Photo: Flickr, Dwight Anthony

3 major Skype interview tips you must know

for skype

As my second daughter prepares to go to college in Maine, my wife and I are figuring out how we can see her frequently. The solution that comes to mind is Skype. How does our concern about communicating with my daughter have anything to do with the job search?

The future of job interviewing may very well be Skype or some other video interviewing software. If you’re a job seeker and haven’t had a Skype interview yet, chances are you’ll have one soon.

Following are important facts and tips concerning this form of interviewing.

Why do companies conduct Skype interviews?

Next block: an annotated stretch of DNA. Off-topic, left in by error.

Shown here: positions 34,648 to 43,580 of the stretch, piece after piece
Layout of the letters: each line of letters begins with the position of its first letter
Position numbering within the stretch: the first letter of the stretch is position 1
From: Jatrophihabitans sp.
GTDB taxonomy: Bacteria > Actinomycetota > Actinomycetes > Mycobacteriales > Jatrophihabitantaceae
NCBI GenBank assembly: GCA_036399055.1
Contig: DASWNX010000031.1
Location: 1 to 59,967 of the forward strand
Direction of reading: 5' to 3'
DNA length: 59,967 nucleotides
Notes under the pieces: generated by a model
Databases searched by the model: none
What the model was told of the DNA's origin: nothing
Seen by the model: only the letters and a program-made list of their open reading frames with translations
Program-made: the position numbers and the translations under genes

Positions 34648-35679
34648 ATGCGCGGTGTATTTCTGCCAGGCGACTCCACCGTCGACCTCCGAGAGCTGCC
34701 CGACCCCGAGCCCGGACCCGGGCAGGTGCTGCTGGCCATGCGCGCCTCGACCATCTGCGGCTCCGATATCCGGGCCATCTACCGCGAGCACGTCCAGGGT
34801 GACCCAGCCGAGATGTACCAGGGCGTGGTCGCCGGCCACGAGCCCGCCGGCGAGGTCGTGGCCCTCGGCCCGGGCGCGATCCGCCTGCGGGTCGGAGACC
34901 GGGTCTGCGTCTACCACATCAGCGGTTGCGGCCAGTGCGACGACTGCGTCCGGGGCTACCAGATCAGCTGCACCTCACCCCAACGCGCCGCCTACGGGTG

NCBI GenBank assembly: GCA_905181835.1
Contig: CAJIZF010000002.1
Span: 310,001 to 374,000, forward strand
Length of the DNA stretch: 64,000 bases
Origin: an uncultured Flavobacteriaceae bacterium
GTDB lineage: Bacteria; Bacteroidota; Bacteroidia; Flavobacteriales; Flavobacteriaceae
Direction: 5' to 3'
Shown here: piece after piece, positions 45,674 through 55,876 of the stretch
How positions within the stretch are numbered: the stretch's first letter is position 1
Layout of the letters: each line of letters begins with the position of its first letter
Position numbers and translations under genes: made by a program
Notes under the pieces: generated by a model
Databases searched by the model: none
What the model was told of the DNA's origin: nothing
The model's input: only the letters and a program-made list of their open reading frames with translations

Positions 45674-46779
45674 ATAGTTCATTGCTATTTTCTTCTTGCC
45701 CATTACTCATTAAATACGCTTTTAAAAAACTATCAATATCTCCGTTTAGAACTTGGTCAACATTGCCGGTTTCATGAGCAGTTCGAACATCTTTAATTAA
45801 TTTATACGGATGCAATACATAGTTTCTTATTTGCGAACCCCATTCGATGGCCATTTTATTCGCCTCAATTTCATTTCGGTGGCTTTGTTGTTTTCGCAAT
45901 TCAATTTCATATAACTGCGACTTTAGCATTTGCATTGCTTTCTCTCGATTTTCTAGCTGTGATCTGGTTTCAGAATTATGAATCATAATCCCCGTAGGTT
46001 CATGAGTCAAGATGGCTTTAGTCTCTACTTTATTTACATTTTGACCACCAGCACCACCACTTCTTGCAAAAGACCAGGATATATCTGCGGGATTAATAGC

One reason companies use Skype is because it saves time and money. Instead of having job candidates come in for in-person interviews, companies can put the candidates through the drill over computers, tablets, and even smart phones.

An interviewer can see the candidate’s nonverbal clues, such as body language and facial expressions. Does the person come across as relaxed or nervous? Are they maintaining eye contact? Do they look and sound enthusiastic? More so than a telephone interview, Skype is more personal.

One of my close connections, Angela Roberge, recruiter and owner of Accurate Staffing, says this about Skype interviews: “We are in the people ‘business,’ so face-to-face interviews (including Skype) can help you assess the candidate on their ability to present themselves.”

A negative aspect of Skype interviews is their use for discriminating against candidates based on their appearance, including age, race, nationality, etc. Unfortunately the isms exists. On the other hand, interviewers are naturally curious and simply want to see a person before inviting them in for an in-person interview.